Austin: She always has a certain amount of neurotic energy in her films, but never this amount of energy. I can’t picture her in the studio either; it’s just Jesse. We also have Stinky Pete, played so evilly by Kelsey Grammer.

Victoria: He starts off so charming. I remember seeing this in theatres and finding out that he is evil. That was a twist to me. I know I was nine years old at the time, but that really worked for me. If I saw it for the first time today, I don’t think I would see it coming. You’re led to believe that the villain of this movie is Al. You don’t expect one of the toys to be the villain also.

Austin: In many ways, Al is the new Sid. He was like the new Sid. Aside from stealing Woody at the beginning, he doesn’t know how much harm he’s actually doing. Much like Sid he gets his. Oddly by recording a commercial while he’s crying which he then puts on TV at the end. “No we don’t need a second take! Let’s just cry on air.” He was good, though. Wayne Knight was over the top.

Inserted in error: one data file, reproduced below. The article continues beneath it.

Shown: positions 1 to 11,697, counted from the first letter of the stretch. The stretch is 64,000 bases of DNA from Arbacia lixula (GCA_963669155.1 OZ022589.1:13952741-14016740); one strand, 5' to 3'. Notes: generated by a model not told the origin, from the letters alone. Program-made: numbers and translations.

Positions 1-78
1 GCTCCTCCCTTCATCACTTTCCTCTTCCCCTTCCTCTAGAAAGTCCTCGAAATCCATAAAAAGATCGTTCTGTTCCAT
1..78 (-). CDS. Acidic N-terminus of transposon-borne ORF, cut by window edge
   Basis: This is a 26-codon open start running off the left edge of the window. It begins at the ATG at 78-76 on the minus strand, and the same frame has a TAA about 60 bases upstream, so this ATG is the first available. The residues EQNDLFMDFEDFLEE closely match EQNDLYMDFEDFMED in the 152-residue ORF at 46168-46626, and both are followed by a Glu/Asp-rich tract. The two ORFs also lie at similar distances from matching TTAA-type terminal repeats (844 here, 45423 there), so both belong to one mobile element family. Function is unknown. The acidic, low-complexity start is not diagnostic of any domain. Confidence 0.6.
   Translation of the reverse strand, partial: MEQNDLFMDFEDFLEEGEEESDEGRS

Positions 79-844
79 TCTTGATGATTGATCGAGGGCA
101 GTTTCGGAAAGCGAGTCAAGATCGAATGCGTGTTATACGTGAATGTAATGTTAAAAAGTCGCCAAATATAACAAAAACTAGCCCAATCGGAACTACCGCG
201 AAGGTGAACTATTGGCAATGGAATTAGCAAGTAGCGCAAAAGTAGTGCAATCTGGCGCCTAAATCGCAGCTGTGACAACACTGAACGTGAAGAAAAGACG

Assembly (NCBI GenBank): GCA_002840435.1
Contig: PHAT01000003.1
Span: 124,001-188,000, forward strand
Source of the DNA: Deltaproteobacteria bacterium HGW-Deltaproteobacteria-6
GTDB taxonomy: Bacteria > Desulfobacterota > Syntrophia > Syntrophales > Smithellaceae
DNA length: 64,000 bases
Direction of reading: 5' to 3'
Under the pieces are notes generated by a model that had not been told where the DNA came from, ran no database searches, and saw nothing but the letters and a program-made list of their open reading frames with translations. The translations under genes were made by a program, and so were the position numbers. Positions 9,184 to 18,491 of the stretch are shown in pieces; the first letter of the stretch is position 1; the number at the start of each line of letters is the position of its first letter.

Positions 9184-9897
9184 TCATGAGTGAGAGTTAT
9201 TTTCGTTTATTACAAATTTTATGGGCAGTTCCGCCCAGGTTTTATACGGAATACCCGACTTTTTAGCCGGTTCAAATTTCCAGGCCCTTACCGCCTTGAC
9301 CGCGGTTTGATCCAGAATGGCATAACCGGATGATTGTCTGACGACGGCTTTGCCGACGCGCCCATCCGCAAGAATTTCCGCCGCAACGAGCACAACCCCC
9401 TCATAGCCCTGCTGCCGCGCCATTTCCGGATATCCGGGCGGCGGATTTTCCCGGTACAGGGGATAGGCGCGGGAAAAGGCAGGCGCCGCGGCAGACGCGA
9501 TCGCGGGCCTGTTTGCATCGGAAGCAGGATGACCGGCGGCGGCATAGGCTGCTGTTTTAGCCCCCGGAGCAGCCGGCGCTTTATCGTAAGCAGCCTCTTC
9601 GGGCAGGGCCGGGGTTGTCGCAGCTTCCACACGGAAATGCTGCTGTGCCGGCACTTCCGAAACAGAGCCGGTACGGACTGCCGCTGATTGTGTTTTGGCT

Victoria: He was another one that was great voice.

Austin: I think Al is even less approachable than Newman from “Seinfeld”. I really don’t want to hang out with that guy. Ever. Especially the Cheetos sequence. Even as a kid, I thought this was gross. The burping and the Cheetos landmine.

Victoria: I thought from an animation point of view, that was a really good scene. With all the Cheetos spread across, it looked so huge. It looks like he has to cross a desert to get to this guy.

Austin: Then you have Bullseye who has four legs, who needs to do the same thing. You know, just like RC, he doesn’t have a voice. He’s like a pet. Did you see “Tangled”?

Victoria: Oh yeah.

Austin: The horse in that movie is a dog. He responding like a dog and it’s fun. When people look at the whole trilogy, they often forget that Jesse and Bullseye weren’t in it from the beginning.

Victoria: I feel they decided to create her character because the first one was so male driver. You have Bo, but she’s very much in the background. She hardly has any scenes. With this one, you have Jesse and Mrs. Potato Head. I just love Jesse.

Austin: We also have the ultimate girl toy of Barbie. Another funny sequence.

Victoria: Wasn’t the voice of her, Ariel?

Austin: Yep, Jodie Benson. Going back to voice actors. I think she did a number of Disney films, but Ariel is the main one.

Victoria: She was in “Enchanted” as a person. They would even play “The Little Mermaid” songs in the background.

Austin: Disney loves their inside jokes. I found a lot of Pixar in-jokes in this movie. Like when Hamm is rapidly flipping through the channels, half of the things he’s flipping through are their old shorts.